A Fresno man was sentenced Wednesday to 11 years in prison for his role in the 2008 death of his girlfriend’s 17-month-old daughter Madison Garcia, who suffered a skull fracture and other injuries.
For more than six years, Benjamin Gomez has been in the Fresno County Jail, professing he never killed Madison. The girl suffered a head injury from falling from her crib, he has maintained over the years.
Two years ago, a Fresno County Superior Court jury split 7-5 in favor of convicting him of murder. Because the verdict wasn’t unanimous, prosecutors were ready to retry Gomez.
The Sunnyside High graduate with no criminal record quit his quest to prove his innocence last month when he pleaded no contest to a felony manslaughter charge. In exchange for his plea, prosecutors dismissed charges of murder and assault on a child causing death.
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Gomez, 29, took the deal because if he had been convicted of either murder of the child assault charge, he would have faced life in prison, said Fresno attorney Scott Kinney, who defended Gomez.
With his plea to the lesser manslaughter charge — and because of the time he has already served in jail — Gomez should be released from prison in about three years, Kinney said.
“He wanted to prove his innocence, but the stakes were too high,” Kinney said. “At least now he will be a free man in a few years.”
Madison was seriously injured inside an east-central Fresno apartment while Gomez was watching the toddler on Dec. 5, 2008. She was later pronounced dead at Valley Children’s Hospital.
In his February 2013 trial, Gomez cried on the witness stand while telling jurors that after Madison fell out of a crib and hit her head, he tried to save the child’s life by performing CPR on her. He also told the jury that he answered all of the detectives' questions, but they still wanted to blame him.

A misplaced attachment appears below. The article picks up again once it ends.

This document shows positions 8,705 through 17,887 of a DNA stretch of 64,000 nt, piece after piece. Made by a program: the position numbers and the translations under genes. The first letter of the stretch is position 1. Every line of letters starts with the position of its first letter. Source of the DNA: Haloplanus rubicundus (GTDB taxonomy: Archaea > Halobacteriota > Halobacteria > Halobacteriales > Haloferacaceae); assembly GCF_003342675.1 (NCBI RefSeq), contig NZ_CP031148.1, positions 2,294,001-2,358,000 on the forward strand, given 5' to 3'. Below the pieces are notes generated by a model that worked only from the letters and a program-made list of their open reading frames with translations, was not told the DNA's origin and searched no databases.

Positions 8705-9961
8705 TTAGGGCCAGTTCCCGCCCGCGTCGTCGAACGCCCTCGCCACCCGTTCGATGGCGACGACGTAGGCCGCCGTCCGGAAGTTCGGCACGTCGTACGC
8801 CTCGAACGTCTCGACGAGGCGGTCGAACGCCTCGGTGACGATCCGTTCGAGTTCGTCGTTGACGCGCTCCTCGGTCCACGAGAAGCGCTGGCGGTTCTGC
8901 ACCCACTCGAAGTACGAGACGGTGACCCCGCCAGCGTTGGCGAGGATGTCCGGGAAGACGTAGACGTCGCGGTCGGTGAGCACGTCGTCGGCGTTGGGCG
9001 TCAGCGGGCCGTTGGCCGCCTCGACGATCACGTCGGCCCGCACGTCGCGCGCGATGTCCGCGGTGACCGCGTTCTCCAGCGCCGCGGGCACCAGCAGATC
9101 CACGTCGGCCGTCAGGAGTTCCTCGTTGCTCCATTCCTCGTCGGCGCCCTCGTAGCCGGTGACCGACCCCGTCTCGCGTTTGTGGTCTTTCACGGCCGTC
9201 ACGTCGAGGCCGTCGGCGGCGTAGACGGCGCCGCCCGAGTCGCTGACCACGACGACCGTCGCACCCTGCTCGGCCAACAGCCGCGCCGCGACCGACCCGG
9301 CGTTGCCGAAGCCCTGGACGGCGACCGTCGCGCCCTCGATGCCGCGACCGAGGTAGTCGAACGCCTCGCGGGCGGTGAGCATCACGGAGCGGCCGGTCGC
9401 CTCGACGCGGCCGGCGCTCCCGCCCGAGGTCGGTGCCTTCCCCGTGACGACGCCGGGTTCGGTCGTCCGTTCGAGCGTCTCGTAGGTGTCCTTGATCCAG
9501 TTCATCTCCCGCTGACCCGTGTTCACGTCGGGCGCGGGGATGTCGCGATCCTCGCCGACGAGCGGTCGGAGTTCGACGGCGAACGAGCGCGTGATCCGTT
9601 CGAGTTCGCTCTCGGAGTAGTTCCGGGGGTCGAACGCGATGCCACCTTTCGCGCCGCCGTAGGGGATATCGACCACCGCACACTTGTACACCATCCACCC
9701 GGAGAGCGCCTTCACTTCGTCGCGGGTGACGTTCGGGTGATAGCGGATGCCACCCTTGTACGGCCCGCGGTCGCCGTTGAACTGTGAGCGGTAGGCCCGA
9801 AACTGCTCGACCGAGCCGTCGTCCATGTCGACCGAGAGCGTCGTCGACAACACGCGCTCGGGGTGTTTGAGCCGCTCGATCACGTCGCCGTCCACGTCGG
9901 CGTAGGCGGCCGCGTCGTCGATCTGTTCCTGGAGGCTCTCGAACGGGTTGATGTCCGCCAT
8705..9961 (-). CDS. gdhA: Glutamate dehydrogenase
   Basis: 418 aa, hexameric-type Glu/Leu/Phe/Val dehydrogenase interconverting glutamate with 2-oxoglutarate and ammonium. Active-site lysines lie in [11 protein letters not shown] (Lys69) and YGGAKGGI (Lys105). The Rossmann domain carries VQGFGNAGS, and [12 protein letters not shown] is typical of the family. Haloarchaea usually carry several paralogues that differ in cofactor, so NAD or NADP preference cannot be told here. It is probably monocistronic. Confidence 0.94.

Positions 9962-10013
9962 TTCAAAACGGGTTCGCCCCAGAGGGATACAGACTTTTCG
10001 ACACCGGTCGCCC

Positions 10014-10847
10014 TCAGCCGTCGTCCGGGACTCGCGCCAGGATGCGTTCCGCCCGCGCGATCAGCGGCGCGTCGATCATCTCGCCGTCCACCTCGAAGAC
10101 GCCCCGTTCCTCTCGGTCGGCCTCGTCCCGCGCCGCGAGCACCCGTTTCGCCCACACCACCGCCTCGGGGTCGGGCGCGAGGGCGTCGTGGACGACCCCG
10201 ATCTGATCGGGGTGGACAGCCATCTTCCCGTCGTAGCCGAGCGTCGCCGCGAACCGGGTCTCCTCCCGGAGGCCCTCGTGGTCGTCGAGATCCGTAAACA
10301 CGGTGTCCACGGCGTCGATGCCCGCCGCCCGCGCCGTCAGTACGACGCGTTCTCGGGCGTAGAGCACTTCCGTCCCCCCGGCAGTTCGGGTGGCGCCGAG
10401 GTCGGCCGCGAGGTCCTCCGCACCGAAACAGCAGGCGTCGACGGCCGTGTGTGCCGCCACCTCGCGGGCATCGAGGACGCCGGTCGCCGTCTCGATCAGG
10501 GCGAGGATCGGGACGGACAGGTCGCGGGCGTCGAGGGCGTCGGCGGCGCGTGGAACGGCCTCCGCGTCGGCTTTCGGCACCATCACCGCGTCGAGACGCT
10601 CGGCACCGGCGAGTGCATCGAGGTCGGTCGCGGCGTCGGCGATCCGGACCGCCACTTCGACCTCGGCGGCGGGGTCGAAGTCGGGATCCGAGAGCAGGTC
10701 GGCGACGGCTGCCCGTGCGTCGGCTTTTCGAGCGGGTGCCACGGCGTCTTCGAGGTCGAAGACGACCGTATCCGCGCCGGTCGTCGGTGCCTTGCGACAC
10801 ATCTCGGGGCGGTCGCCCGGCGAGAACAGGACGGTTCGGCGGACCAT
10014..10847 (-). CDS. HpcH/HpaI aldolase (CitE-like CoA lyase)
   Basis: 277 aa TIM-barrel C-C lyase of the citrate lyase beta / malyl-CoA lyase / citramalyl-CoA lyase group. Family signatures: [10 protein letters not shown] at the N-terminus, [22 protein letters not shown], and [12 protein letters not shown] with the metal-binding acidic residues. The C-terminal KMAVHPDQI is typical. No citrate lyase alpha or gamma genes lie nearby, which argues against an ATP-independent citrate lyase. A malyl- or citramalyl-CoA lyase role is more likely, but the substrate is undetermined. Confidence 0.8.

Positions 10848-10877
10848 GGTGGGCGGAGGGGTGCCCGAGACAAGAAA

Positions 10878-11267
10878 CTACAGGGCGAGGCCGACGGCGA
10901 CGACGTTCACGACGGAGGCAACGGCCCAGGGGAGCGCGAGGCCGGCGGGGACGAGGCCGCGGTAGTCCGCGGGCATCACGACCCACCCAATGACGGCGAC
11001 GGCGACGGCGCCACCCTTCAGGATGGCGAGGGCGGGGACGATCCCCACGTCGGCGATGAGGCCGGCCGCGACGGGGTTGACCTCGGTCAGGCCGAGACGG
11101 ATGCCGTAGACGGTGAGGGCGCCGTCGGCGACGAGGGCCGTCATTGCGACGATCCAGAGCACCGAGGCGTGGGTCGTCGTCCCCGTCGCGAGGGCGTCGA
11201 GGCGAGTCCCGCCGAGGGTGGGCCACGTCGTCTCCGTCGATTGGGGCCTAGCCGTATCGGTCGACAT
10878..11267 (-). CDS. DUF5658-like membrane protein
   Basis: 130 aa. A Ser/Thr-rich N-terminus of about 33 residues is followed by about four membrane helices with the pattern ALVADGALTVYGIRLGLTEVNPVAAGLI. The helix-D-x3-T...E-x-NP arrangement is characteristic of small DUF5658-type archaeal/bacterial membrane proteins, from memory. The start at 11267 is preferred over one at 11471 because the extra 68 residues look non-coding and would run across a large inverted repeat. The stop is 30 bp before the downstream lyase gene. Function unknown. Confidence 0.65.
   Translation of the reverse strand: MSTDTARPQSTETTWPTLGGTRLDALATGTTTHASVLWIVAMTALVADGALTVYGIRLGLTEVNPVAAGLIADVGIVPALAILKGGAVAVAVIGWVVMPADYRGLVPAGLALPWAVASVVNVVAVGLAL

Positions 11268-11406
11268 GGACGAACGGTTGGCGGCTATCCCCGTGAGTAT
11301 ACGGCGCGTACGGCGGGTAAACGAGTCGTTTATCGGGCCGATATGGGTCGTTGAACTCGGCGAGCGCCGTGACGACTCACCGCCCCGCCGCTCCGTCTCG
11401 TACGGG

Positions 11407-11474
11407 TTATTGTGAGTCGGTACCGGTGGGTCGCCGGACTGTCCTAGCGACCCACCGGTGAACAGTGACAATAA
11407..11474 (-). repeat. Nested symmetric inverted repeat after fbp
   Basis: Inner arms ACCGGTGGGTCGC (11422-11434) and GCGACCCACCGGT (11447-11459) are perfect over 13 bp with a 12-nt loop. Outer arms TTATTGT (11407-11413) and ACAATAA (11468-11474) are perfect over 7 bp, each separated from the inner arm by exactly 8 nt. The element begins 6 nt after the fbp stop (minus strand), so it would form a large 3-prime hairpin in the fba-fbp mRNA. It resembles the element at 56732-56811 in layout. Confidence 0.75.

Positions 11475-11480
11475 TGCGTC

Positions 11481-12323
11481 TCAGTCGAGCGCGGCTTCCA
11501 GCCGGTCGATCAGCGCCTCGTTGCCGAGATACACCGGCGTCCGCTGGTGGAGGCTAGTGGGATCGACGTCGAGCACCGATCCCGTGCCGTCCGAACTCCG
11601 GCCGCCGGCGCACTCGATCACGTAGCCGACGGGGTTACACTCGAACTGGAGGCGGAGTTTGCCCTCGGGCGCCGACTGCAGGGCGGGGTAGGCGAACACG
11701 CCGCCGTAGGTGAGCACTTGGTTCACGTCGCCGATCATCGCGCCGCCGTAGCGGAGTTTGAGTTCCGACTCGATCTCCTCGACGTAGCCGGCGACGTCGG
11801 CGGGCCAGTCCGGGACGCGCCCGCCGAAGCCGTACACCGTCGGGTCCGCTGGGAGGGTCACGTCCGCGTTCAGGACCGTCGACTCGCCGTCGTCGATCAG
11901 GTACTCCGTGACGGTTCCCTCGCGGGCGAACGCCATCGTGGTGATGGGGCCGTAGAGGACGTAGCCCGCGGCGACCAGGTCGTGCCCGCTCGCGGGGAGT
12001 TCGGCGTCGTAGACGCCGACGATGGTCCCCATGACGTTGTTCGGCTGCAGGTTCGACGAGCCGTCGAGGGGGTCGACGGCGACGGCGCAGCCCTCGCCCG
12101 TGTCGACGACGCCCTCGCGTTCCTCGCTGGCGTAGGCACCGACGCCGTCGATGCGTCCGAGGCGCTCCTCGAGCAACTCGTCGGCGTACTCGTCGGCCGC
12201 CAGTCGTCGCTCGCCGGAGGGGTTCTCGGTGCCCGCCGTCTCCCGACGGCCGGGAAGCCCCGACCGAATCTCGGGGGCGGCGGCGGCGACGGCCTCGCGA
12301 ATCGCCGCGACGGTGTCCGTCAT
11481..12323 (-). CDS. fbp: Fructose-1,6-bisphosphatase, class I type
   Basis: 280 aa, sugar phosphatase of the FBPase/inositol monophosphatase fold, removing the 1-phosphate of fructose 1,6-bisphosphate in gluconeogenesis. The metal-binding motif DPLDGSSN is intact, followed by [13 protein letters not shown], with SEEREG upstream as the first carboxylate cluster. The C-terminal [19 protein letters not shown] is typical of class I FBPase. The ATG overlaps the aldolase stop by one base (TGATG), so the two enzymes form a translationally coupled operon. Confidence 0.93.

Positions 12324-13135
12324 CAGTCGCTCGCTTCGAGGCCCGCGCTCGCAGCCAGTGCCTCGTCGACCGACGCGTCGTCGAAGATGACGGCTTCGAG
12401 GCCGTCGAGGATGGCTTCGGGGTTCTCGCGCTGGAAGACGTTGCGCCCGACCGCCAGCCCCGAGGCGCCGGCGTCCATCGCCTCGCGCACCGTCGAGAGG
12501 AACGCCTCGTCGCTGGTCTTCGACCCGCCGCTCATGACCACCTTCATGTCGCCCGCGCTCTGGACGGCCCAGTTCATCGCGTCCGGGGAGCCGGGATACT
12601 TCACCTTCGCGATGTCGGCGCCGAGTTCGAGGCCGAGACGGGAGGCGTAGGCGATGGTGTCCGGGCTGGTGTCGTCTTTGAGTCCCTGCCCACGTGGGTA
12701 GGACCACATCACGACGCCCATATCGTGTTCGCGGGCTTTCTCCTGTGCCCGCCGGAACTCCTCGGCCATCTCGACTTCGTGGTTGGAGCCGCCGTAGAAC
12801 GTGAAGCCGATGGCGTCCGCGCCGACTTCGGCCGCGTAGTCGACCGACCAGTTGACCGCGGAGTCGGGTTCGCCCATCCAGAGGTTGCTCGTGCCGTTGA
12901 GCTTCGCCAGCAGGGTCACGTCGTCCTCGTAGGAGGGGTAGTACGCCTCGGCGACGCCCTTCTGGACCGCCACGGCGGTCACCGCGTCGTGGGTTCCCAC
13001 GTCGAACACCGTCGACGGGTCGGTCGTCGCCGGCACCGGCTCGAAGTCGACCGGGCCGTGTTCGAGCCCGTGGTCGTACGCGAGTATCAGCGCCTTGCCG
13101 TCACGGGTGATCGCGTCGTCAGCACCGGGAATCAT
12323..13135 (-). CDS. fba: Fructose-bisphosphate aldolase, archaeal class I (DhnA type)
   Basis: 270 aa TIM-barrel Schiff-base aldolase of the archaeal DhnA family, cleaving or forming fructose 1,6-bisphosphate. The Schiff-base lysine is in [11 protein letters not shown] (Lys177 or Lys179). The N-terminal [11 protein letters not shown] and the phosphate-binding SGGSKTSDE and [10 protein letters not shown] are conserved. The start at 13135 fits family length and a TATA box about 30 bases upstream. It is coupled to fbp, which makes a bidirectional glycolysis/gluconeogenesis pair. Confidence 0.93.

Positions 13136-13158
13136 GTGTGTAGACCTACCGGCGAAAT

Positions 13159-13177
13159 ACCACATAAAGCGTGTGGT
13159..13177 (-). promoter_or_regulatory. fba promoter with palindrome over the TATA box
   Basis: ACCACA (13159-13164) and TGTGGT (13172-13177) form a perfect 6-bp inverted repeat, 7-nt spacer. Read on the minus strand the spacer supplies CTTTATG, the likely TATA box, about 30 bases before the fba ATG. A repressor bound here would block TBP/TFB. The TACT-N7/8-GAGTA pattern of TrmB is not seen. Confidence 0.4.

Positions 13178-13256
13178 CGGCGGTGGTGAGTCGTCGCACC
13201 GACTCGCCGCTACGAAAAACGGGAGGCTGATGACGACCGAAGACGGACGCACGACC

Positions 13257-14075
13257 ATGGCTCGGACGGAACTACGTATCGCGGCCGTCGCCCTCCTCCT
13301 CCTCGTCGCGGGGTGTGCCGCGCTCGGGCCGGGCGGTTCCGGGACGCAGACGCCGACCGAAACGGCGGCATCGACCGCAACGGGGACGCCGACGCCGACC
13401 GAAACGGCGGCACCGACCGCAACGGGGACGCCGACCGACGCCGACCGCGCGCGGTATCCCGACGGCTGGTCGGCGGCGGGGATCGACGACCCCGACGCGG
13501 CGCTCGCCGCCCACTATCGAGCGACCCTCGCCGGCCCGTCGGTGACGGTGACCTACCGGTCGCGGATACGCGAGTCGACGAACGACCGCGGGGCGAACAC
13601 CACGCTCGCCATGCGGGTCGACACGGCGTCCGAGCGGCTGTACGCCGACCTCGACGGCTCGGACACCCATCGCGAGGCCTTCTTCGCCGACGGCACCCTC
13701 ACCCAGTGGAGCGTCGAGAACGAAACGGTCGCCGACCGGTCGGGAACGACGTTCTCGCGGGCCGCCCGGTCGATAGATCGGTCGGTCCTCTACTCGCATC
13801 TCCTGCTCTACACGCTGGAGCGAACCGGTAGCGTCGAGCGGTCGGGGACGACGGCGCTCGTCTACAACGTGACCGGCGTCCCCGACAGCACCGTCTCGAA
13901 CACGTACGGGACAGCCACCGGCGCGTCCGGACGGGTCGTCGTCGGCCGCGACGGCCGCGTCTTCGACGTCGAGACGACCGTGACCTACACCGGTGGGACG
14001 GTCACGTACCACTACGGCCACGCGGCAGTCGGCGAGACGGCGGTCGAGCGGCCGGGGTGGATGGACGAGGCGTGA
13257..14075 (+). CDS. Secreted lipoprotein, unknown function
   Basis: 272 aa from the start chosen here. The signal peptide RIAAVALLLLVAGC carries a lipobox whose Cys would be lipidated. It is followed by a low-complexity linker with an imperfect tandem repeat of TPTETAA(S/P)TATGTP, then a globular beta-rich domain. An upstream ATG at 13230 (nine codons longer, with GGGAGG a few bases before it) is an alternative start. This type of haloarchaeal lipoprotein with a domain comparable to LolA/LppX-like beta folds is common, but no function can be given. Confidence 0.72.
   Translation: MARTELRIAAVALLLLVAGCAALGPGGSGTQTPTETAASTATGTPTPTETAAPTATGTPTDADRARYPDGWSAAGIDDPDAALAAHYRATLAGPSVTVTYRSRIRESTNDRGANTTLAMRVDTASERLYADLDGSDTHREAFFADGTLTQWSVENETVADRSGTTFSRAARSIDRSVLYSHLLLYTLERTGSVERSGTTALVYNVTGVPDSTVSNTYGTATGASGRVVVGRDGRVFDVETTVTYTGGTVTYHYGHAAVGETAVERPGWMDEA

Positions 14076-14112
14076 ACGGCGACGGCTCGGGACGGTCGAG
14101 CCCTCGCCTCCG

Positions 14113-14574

But prosecutor Steve Wright argued that Madison had too many injuries to have died from falling from the crib. He also told the jury that Gomez flew into a rage and killed Madison after he learned her mother, Maribel Valdovinos, had been in contact with her ex-boyfriend, Madison’s father.
Wright’s theory was bolstered by the testimony of a paramedic who responded to Gomez’s 911 call. The paramedic testified that Madison’s injuries weren’t consistent with a fall from a crib, but looked as if she had been in a “boxing match.”
Dr. Venu Gopal, a forensic pathologist for the Fresno County Coroner’s Office, testified Madison’s death was caused by “head injuries due to multiple blunt impacts.” The girl died from several injuries, the most serious being a 5-inch skull fracture, he said.
Kinney, however, told the jury that Valdovinos and her ex-boyfriend weren’t getting back together. Their telephone call was an argument over Madison’s custody, Kinney said.
Valdovinos testified that she and Gomez had talked about getting married. They had been seeing each other for six months and were living together for three months when Madison died.
She also told the jury that Madison had fallen backward from a couch and from her crib less than two weeks before she died.
The thin carpeting in Madison’s bedroom is atop cement, Kinney argued.
Jurors deliberated four full days before telling trial Judge John Vogt that they were deadlocked.
Valdovinos didn’t attend Wednesday’s hearing; Gomez’s mother, Veronica Gomez, and his twin sister, Elizabeth Gomez, however, asked the judge to have mercy.
“My son is innocent. What happened was an accident,” a nervous Veronica Gomez said.
Elizabeth Gomez told Judge Alvin Harrell III “it’s been a tragedy for both sides.”
Harrell, however, said Gomez violated a position of trust and Madison was vulnerable victim.
Outside court, Veronica Gomez said her son loves children and took good care of Madison. Elizabeth Gomez said her brother used to coach soccer to neighborhood kids.
They said he took the plea deal to spare Valdovinos from testifying again, and he wanted to come home so he could take care of his 10-year-old son, Zachary.